History From America's Most Famous Valleys
History of Montgomery Classis, R.C.A.
by W.N.P. Dailey,
Recorder Press, Amsterdam, NY 1916
To which is added sketches of Mohawk Valley men and events of early days, the Iroquois, Palatines, Indian Missions, Tryon County, committee of Safety, Sir Wm. Johnson, Joseph Brant, Arendt Van Curler, Gen. Herkimer, Reformed Church in America, Doctrine and Progress, Revolutionary Residences, Etc.
FULTONVILLE REFORMED CHURCH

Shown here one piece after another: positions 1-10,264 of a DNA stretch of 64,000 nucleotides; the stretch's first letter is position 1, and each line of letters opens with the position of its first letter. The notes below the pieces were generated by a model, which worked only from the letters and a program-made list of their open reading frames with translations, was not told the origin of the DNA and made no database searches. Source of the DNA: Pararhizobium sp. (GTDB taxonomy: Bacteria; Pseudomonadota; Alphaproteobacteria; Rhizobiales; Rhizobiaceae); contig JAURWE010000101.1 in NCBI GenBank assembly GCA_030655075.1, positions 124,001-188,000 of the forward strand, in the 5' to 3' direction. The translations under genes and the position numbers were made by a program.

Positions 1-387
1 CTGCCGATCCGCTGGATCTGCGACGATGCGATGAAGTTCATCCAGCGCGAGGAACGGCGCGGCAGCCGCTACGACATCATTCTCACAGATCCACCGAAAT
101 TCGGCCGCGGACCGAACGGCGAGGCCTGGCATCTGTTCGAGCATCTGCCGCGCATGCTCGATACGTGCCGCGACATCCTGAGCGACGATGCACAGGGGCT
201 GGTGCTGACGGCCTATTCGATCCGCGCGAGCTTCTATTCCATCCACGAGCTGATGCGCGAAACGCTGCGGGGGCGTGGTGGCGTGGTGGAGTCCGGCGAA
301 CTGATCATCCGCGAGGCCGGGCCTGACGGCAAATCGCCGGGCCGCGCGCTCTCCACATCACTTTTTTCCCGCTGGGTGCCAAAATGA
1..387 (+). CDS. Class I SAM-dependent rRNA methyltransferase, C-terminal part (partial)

In Revolutionary days the place was known as "Van Epps Swamp." From the establishment of the inn in 1795 by John Starin the place began to develop. The Reformed Dutch church of Fultonville (named after Robert Fulton) was organized November 24, 1838, eight members of the Caughnawaga church being among the charter members. The Rev. James B. Stevenson, at the time pastor of the Florida church, presided at the organization and installed the first officers. The first building was erected in 1839, Rev. Charles Jukes of the Glen church conducting the dedicatory exercises. This building was burned in 1852, and for four year the congregation had no place of worship. A solution of the problem was found in the election of a Board of Trustees, who set to work and built a structure, which was dedicated in 1856, Rev. Isaac N. Wyckoff of Albany preaching the sermon. The parsonage had been built in 1844, during the pastorate of John M. Van Buren. In 1882 it was enlarged. At the incorporation in 1838, the trustees were, Evert Yates, Isaiah DrPuy, Adam Bell, William A. Smith. The first pastor of the church was Rev. David Dyer (1841-1843), of whom nothing further is known. His successors were, Rev. John M. Van Buren (1842-1851), who next went to New Lots for a twenty years' service, afterwards retiring from the active ministry, he wrote for the religious press, and died at Nyack, N. Y., May 12, 1892. Mr. Van Buren united with the Kinderhook church in 1831. he aided Simms in the preparation of his Schoharie County History. He married a sister of Rev. J. C. F. Hoes (cf). (A son, Peter Van Buren, born at Fultonville, graduated from New York University of the same year). Rev. Ransford Wells (1857-1868), who had been Canajoharie's first pastor (cf); Rev. Henry L. Teller, a Presbyterian minister, who supplied for half of the year, 1868; Rev. Francis M. Kip who came in December, 1869, and remained twelve years, going to Harlingen, N. J., where he spent twenty years,and died at Neshanic, N. J. in 1911; Rev. Francis V. Van Vranken, the fifth pastor of the church who came in 1882 and remained thro 1892, and is now retired at Albany, N. Y.; Rev. Wm. Schmitz, who was pastor for nine years, or until 1901, and is now at work in Pennsylvania; Rev. Isaac Van Hee (1901-1905), who is at present doing social work in the Fort factories in Detroit, Mich.; Rev. James Edward Grant, who began work in 1906 and completed a pastorate of six years on January 1, 1913. Rev. Edward B. Irish came from the seminary to the church in the Spring of 1913, and was ordained and installed by the Classis of Montgomery.
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